Racial/ethnic differences in health insurance literacy are also large across adults with and without insurance coverage, with the gaps particularly large for the uninsured. Differences in health insurance literacy across racial/ethnic groups were most pronounced among those who had been uninsured at some point over the year prior to the survey. While only 35.9 percent of white, non-Hispanic uninsured adults reported confidence in understanding all health insurance terms, this was 12.6 percentage points higher than the confidence reported by non-white, non-Hispanic adults and 25.4 percentage points higher than that reported by Hispanic uninsured adults, both statistically significant. Again, these differences remained after regression adjustment, at 9.3 percentage points and 19.7 percentage points, respectively.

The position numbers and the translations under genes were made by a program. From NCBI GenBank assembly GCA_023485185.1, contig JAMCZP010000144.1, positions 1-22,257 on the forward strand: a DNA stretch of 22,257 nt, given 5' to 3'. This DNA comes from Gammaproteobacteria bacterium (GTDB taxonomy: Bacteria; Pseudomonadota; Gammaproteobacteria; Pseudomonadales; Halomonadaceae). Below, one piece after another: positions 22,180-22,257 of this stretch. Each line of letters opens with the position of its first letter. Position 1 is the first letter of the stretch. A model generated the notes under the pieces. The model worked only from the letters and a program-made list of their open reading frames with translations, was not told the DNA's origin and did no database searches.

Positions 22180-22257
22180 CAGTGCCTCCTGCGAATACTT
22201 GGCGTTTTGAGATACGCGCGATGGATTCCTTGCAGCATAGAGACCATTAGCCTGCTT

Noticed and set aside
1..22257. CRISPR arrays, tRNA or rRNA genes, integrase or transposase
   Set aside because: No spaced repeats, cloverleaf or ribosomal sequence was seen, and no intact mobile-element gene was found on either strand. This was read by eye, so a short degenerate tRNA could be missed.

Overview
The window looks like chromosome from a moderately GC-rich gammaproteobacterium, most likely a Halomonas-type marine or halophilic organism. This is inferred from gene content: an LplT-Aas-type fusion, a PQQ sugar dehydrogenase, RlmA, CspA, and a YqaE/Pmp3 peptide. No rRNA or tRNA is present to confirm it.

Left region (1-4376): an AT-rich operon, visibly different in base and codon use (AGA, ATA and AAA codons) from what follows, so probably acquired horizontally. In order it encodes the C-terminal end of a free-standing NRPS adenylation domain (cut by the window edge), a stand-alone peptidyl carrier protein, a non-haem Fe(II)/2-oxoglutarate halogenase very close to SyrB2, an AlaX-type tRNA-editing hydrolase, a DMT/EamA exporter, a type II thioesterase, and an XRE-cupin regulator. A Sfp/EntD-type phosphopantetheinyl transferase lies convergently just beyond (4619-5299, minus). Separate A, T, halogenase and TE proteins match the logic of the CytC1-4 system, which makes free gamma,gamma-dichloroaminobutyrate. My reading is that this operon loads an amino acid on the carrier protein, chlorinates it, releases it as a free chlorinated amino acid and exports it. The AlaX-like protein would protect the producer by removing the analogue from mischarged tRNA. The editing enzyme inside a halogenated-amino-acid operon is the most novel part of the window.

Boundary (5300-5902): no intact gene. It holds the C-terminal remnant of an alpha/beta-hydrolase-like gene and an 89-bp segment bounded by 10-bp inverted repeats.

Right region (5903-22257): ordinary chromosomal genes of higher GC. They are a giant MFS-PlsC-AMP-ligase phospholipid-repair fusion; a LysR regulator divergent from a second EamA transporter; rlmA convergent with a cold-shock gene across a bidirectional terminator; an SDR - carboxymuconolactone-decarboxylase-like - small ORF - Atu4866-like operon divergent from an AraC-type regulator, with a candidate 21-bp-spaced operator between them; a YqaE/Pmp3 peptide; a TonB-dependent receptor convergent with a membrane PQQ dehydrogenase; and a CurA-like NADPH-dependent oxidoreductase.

Within the privately and publicly insured with insurance over the year prior to the survey, there were also statistically significant differences in health insurance literacy between white, non-Hispanic adults and adults of other racial/ethnic groups. For example, 57.9 percent of white, non-Hispanic adults with private coverage reported confidence in understanding all terms, 19.8 percentage points higher than that reported by Hispanic adults with private coverage. After regression adjustment, the difference remained large and statistically significant at 14.3 percentage points.
What It Means